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Santander Brasil (NYSE: BSBR), the local subsidiary of Spain's Santander (NYSE: STD), should see only small impacts on earnings from the deal struck by its parent with Zurich Financial Services, but analysts contended that Spain looks to have done better than Brazil in this transaction.
As part of the regional deal by Santander to sell a 51% stake in its Latin American insurance units in Brazil, Chile, Mexico, Argentina and Uruguay to Zurich Financial Services for about US$1.67bn, Santander Brasil, which had its IPO in October 2009, must sell its insurance business, minus its auto and savings bond divisions, back to Santander Spain.
Roberto Attuch and Fabio Zagatti of Barclays Capital said the deal's "base" price was 3.17bn reais (US$1.9bn), but was "subject to further assessment of the insurance arm shareholders' equity," among other items. The deal should be finished by 2H11, Santander said, but will require the spin-off of the savings bond business, which had equity of 495mn reais, said the analysts.
"[This is] unlikely to trigger us to materially change our earnings outlook for Santander Brasil in coming years," they wrote. "Despite a portion of insurance results being potentially at stake (we estimate around 50%), we note payment in cash may be an offset to earnings, as it [will] bring financial revenues at least - if we were to conservatively assume Santander Brasil would initially allocate proceeds to government securities - regardless of its insurance arm's profitability (reportedly lower than industry's average)."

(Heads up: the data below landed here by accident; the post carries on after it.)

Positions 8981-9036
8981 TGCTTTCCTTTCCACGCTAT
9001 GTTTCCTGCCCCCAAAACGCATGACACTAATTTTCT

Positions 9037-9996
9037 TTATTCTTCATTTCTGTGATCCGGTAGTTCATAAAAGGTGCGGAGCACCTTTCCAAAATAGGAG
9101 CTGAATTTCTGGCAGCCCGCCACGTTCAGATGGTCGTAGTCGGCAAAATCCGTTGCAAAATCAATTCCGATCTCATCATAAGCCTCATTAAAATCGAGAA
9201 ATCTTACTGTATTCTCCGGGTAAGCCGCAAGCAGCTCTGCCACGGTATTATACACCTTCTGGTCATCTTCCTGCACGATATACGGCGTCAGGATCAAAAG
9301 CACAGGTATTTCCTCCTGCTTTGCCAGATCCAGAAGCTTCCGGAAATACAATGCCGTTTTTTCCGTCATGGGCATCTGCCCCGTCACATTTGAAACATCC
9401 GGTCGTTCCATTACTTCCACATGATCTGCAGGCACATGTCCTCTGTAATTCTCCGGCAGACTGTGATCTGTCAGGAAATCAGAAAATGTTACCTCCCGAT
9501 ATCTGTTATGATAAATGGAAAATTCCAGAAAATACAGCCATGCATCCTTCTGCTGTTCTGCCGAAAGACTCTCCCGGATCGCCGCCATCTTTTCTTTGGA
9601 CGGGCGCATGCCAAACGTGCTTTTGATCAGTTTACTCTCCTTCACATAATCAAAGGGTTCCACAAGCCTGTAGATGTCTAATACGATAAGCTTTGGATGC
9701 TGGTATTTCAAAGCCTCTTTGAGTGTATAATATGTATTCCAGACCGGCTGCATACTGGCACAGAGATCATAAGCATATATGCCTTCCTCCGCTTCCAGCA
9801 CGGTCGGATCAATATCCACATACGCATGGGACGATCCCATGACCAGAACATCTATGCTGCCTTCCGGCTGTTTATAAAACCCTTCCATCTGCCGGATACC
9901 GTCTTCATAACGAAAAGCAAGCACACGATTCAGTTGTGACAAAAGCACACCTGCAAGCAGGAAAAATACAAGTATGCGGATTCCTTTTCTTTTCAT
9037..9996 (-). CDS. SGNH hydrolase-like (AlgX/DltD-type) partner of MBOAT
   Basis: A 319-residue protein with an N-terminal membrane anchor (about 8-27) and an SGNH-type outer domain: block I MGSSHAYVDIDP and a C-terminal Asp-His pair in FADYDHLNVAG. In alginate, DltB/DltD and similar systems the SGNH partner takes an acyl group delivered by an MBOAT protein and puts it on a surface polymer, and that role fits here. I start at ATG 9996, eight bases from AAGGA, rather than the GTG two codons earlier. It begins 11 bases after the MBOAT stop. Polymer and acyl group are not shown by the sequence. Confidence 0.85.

However, on the longer term, Santander Brasil will have to watch out for excess capital if it hopes to catch the ROE seen at other peer banks in Brazil.
WHO WERE THE VALUATIONS GOOD FOR?
The Barclays analysts agreed with Mario Pierry of Deutsche Bank (NYSE: DB) that the implied valuation of the deal came to about 2.3x tangible book value.
For Barclays, this showed a premium to the 1.6x seen at Santander Brasil as a whole, while for DB it "is slightly below the price that Santander Spain is being paid of 2.8x tangible book value by [Zurich]."
But another angle to look at is the accounting of the one-time gain. "Santander Brasil will realize a one-time gain of about 750mn reais related to the sale of this business. Furthermore, it will retain the distribution rights of these insurance products, which generates around 60% of insurance earnings, according to the company," Pierry wrote.
"It will realize a one-time gain of only about 380mn reais in Brazil [generally accepted accounting principles] GAAP, which is only half of the value received in [international financial reporting standards] IFRS."
For Alcir Freitas of UBS (NYSE: UBS), the deal would cause a "slight dilution" in earnings per share of 0.6%, but the analyst kept his buy rating.